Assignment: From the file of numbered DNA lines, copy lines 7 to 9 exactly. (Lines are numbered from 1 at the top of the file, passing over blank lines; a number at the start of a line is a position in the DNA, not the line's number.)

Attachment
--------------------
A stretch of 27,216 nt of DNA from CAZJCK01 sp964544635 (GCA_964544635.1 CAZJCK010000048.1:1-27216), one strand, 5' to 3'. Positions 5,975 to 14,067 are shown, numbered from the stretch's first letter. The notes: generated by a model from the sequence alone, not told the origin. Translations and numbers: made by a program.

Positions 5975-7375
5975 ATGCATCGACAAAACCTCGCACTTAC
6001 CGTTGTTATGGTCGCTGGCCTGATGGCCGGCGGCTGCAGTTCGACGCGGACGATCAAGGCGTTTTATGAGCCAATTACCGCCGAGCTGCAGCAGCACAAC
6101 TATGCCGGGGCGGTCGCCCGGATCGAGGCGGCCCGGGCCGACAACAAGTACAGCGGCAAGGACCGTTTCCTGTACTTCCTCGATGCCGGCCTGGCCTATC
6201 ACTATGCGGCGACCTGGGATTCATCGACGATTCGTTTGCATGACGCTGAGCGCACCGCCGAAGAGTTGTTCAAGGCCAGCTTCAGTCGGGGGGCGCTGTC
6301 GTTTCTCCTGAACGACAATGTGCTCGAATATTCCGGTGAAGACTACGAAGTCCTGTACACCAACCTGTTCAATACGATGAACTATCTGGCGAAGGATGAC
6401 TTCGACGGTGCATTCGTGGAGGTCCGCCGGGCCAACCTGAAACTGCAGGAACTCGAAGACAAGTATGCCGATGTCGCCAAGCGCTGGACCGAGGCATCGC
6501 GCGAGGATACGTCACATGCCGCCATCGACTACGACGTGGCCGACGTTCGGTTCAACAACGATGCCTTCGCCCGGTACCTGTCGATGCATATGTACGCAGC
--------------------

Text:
6301 GTTTCTCCTGAACGACAATGTGCTCGAATATTCCGGTGAAGACTACGAAGTCCTGTACACCAACCTGTTCAATACGATGAACTATCTGGCGAAGGATGAC
6401 TTCGACGGTGCATTCGTGGAGGTCCGCCGGGCCAACCTGAAACTGCAGGAACTCGAAGACAAGTATGCCGATGTCGCCAAGCGCTGGACCGAGGCATCGC
6501 GCGAGGATACGTCACATGCCGCCATCGACTACGACGTGGCCGACGTTCGGTTCAACAACGATGCCTTCGCCCGGTACCTGTCGATGCATATGTACGCAGC